[joe-frank-list] San Francisco performance

Mike Linksvayer ml at gondwanaland.com
Sat Jan 1 14:49:33 PST 2005

On Sat, Jan 01, 2005 at 02:07:06PM -0800, Robert W. Stanford President wrote:
> I don't mean to be sounding completely ignorant - however - I am missing the
> beaning of the brow thing - at first, I actually thought it was a town -
> could someone please tell me what the low medium and high brow things
> actually stand for - is this like a reporter's term like ("that's a 30!")?

Mr. President, google is your friend.  Anyway, from

	HIGHBROW/LOWBROW - "Dr. Franz Joseph Gall (1758-1828),
	founder of the 'science' of phrenology, gave support to the
	old folk notion that people with big foreheads have more
	brains." The theory, later discredited, "led to the expression
	'highbrow' for an intellectual, which is first recorded in
	1875.New York Sun reporter Will Irvin popularized 'highbrow,'
	and its opposite 'lowbrow' in 1902, basing his creation on
	the wrongful notion that people with high foreheads have
	bigger brains and are more intelligent and intellectual
	than those with low foreheads. At first the term was
	complimentary, but 'highbrow' came to be at best a neutral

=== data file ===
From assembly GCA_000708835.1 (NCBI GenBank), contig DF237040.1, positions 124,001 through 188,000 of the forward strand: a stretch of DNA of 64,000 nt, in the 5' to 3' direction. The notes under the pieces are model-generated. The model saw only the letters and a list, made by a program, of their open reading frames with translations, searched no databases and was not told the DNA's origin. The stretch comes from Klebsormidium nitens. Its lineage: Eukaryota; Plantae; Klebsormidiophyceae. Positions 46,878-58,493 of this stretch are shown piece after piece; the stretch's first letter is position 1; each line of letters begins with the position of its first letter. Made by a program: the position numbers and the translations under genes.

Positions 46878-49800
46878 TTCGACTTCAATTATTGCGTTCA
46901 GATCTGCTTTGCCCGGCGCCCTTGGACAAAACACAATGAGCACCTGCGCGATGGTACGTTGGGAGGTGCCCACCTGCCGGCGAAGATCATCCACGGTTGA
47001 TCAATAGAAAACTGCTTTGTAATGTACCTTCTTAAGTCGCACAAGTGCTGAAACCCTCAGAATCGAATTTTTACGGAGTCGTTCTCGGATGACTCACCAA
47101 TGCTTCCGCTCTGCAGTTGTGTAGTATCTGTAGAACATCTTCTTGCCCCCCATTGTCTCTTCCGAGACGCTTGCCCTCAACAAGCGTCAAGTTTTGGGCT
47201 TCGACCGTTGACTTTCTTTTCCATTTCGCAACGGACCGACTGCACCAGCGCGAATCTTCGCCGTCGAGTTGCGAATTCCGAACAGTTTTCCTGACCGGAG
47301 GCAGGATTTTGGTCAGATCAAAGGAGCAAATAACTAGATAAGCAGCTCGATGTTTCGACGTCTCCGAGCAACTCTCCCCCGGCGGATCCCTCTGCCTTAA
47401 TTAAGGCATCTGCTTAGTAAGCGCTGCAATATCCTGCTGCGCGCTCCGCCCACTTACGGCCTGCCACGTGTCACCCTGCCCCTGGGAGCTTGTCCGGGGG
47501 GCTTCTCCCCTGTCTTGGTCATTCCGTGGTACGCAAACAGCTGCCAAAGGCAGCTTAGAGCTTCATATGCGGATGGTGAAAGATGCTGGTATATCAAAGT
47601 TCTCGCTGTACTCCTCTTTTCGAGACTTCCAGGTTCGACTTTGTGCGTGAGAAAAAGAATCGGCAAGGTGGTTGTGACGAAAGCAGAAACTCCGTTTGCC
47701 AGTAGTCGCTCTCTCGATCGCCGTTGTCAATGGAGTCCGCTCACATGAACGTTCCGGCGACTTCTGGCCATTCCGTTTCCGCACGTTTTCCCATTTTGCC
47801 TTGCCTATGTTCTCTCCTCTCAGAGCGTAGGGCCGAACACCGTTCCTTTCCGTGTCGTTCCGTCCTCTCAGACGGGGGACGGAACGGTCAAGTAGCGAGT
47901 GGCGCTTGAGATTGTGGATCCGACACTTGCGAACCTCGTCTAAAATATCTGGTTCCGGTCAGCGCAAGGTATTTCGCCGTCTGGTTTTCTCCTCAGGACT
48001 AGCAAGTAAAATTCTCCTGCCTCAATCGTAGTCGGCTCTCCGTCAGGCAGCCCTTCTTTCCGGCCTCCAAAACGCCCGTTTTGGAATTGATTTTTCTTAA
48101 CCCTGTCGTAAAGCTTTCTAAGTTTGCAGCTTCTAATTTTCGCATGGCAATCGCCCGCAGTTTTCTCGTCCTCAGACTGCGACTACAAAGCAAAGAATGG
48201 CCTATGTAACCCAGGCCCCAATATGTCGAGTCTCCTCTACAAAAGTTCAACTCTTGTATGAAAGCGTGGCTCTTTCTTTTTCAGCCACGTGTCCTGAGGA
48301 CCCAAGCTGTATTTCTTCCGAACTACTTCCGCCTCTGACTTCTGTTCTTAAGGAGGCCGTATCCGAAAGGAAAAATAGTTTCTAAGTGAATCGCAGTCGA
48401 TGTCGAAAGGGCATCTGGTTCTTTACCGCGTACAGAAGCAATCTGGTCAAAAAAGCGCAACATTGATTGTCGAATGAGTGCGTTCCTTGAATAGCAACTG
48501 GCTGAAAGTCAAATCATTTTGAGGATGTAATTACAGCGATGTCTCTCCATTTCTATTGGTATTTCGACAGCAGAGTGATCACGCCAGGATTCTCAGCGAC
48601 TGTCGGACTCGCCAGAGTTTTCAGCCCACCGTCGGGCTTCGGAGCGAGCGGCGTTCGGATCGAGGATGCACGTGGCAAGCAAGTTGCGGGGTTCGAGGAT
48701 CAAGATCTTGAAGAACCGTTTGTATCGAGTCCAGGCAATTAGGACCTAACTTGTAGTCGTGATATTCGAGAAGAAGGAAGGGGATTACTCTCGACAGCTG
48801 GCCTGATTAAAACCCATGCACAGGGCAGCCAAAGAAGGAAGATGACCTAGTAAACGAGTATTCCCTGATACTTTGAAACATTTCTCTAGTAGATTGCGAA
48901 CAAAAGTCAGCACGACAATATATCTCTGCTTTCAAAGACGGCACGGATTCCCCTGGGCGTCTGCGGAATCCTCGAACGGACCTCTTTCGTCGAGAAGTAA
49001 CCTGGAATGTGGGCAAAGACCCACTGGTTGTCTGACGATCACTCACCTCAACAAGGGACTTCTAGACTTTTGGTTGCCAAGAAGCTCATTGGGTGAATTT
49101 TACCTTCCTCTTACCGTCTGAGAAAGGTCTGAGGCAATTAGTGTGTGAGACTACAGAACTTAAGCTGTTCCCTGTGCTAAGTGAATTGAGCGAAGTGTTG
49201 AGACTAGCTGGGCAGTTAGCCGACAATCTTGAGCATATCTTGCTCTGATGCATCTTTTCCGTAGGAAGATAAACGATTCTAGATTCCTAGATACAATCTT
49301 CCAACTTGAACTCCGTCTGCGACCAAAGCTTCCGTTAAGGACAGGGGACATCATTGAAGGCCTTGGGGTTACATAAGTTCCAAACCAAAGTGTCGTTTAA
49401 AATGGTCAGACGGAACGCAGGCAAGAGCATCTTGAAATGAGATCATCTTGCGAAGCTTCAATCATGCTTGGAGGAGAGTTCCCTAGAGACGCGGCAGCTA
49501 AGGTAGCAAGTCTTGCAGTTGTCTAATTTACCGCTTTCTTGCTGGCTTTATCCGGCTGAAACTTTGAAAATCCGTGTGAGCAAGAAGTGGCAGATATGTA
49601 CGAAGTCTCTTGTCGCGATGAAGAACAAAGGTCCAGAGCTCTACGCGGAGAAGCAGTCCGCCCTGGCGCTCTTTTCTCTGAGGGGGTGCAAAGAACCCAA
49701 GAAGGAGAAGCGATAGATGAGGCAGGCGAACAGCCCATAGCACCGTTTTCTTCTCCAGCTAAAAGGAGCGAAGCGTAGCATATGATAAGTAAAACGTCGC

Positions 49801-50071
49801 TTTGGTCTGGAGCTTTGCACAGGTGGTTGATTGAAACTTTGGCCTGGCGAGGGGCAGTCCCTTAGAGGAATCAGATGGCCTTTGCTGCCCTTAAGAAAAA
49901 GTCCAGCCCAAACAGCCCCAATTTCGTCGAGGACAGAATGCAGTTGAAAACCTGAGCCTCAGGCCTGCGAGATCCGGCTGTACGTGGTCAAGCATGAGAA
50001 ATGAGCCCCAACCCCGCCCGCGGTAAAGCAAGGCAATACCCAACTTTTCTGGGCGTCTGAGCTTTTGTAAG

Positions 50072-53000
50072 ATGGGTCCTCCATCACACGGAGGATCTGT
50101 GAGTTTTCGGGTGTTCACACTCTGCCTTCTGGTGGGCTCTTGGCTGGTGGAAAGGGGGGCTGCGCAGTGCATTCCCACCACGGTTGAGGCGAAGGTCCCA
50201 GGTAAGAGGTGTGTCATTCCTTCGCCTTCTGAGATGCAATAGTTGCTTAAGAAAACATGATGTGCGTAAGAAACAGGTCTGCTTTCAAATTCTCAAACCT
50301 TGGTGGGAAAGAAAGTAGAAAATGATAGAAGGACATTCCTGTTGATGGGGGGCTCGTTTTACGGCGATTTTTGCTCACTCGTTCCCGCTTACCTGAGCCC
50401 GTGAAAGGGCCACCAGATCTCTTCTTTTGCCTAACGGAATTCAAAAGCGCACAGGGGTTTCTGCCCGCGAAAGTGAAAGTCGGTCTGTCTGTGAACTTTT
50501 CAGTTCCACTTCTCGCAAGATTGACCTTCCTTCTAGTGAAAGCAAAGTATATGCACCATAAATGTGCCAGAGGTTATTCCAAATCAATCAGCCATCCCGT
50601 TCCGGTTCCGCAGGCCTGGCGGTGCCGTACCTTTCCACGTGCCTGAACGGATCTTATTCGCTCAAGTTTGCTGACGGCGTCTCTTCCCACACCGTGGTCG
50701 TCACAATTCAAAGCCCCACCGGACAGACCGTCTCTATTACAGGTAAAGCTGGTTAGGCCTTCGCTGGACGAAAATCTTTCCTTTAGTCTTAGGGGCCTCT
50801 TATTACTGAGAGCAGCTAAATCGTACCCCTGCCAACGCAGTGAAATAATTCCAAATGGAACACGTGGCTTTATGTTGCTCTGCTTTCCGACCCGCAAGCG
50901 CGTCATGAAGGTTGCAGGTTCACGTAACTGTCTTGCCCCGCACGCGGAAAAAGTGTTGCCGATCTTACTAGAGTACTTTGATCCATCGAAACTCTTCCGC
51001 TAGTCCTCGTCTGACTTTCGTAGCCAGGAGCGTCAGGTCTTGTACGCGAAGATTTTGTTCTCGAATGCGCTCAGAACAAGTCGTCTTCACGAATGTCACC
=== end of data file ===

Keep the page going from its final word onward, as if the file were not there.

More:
word .Life magazine coined the term 'middlebrow' in the
	mid-1940s." From "Encyclopedia of Word and Phrase Origins"
	by Robert Hendrickson (Facts on File, New York, 1997).

	Calling some activity or entertainment or cultural event
	by one of these three terms is very chancy these days. There
	is no general agreement or clear dividing line to : clarify
	where (for example) middlebrow begins and ends. Unless you
	are willing to stand your ground against verbal attack,
	it's best to avoid the classifications. (But hey, being
	reckless, I'll give you a quick self-test: was your favorite
	film of the past year Adaptation, My Big Fat Greek Wedding,
	or Jackass? They are high, middle, low.)

Hmm, I'd call Adaptation middlebrow, so take my assessment of Joe
Frank's brow with a grain of salt.  Regardless of browness, I gather
Adaptation was pretty sucessful, proving there's a big audience for
high/middlebrow stuff.

Reckless for the new year,

p.s. Google isn't a great friend when you ask it about numbers.  What's
"that's a 30!" mean?

  Mike Linksvayer

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